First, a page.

Do our conversation skills weaken as we continually connect — virtually and physically — with our digital devices? How does this always-connected environment affect our children and youth? Are conversational and empathy skills developing as they should?
Sherry Turkle describes these problems in Reclaiming Conversation, a book that relates how the individuals in many of her interviews note — uncomfortably so — that they are less and less able to carry on a conversation confidently. More worrisome, children in general appear to be less able to converse, put themselves in another individual’s shoes, and empathize with that person. Turkle backs up her assertions with evidence.
In her presentation Professor Turkle illustrates several of the most compelling issues from her recent book, Alone Together. Shepoints out that technology may give us an illusion of togetherness with others, but she challenges us to understand that digital connectedness is not a substitute for person-to-person interaction.
Are we hiding from each other even as we are connected?
With fewer face-to-face conversations with one another are we less able to learn how to have conversations with ourselves?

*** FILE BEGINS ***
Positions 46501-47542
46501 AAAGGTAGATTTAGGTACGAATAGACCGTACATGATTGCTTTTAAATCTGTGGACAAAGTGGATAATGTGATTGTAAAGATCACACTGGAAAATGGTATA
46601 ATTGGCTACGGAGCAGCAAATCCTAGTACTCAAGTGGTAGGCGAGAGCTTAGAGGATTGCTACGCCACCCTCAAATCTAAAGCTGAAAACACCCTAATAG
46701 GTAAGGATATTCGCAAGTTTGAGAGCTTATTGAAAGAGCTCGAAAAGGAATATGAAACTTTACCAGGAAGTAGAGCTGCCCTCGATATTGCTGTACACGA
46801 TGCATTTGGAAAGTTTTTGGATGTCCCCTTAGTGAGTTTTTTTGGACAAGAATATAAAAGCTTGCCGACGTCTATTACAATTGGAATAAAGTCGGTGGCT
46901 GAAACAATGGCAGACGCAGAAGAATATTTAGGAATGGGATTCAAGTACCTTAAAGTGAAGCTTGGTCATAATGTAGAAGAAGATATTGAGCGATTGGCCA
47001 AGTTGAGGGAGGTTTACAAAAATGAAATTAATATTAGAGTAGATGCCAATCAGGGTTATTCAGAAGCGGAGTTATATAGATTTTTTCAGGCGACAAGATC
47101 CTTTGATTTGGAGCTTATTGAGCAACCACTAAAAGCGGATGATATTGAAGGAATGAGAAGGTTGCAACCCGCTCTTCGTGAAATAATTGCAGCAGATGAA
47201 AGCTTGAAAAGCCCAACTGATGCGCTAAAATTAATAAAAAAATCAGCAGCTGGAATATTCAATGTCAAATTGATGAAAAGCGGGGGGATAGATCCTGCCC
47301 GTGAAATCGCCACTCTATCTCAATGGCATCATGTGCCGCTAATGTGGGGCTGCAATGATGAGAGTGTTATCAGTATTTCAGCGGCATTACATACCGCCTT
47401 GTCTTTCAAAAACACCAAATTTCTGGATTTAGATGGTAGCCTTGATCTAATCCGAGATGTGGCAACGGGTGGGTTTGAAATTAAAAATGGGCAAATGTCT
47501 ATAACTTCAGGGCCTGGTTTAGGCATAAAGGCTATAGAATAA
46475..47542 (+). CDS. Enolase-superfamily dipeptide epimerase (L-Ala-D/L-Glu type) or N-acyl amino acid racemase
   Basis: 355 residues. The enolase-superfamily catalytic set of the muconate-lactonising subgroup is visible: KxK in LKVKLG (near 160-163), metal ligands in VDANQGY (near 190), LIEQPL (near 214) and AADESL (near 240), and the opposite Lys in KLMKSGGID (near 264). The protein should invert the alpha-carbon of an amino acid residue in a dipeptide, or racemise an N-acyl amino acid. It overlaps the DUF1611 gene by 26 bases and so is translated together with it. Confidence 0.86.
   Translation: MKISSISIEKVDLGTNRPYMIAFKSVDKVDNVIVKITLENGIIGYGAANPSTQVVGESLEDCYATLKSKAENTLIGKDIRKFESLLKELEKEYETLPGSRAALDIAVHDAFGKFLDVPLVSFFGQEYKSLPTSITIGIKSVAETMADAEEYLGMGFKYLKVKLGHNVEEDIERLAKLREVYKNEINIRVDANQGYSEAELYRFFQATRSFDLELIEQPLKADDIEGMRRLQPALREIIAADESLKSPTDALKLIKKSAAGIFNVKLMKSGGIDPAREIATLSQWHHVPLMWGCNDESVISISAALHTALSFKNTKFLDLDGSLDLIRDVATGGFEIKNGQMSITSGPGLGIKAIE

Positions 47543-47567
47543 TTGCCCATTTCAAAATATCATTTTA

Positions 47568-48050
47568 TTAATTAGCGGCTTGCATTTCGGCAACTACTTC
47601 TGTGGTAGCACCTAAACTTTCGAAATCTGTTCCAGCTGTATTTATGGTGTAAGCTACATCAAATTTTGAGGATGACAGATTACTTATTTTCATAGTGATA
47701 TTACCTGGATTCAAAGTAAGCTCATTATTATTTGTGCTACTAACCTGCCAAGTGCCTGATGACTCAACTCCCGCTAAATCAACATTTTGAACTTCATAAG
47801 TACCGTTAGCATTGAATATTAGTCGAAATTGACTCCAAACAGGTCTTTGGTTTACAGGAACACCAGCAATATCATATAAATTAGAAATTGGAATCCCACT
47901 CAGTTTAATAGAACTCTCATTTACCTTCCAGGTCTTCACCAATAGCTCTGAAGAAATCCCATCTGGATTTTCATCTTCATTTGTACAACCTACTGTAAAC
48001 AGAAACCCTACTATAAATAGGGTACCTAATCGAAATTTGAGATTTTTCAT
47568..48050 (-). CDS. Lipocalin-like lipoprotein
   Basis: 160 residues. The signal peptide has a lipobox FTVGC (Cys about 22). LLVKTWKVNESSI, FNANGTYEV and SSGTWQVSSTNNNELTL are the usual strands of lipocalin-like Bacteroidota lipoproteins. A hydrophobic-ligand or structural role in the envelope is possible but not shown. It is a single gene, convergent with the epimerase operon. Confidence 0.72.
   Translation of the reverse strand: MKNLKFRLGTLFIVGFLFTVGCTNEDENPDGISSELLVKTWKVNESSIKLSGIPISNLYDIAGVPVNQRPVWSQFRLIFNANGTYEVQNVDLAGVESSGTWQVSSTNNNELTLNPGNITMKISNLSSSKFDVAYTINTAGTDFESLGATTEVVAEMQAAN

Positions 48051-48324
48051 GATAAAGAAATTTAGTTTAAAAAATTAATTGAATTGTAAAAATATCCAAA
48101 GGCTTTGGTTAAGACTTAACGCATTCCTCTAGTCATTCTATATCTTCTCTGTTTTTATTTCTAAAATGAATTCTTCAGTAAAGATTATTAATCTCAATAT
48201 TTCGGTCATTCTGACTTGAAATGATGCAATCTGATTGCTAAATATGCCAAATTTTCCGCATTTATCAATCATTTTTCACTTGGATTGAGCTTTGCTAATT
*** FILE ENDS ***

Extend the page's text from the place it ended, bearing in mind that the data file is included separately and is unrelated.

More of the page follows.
Do feelings that no one is really listening to us make us want to spend more time with machines that make us feel like these devices are listening to us?
Are people increasingly willing to settle for the pretend empathy of devices and robots?
In New Ways to Think About Online Privacy, Nina Gregory shares what she heard at TED Long Beach where some major technology thinkers and innovators (some speakers, some attenders) shared their thoughts about what Gregory calls “privacy hygiene” (and about what they might be teaching their kids about the subject).
You may not have heard of some of the companies represented, but the thoughts about privacy are worth reading.
We’ve all seen them. Perhaps people have seen one of us. The temptation to use a phone or smart device, no matter where we are or what we are doing — even when we are with our kids — is way, way too strong.
I keep seeing children being pushed around by people (parents?) on telephones. Sometimes children are playing along in yards or parks, not watched over because the parents are tapping or merely talking on their smart phones. The trouble is, this used to be quality time – enjoyable and relaxed interaction — pointing out dogs, discovering leaves, and learning new words for all sorts of things.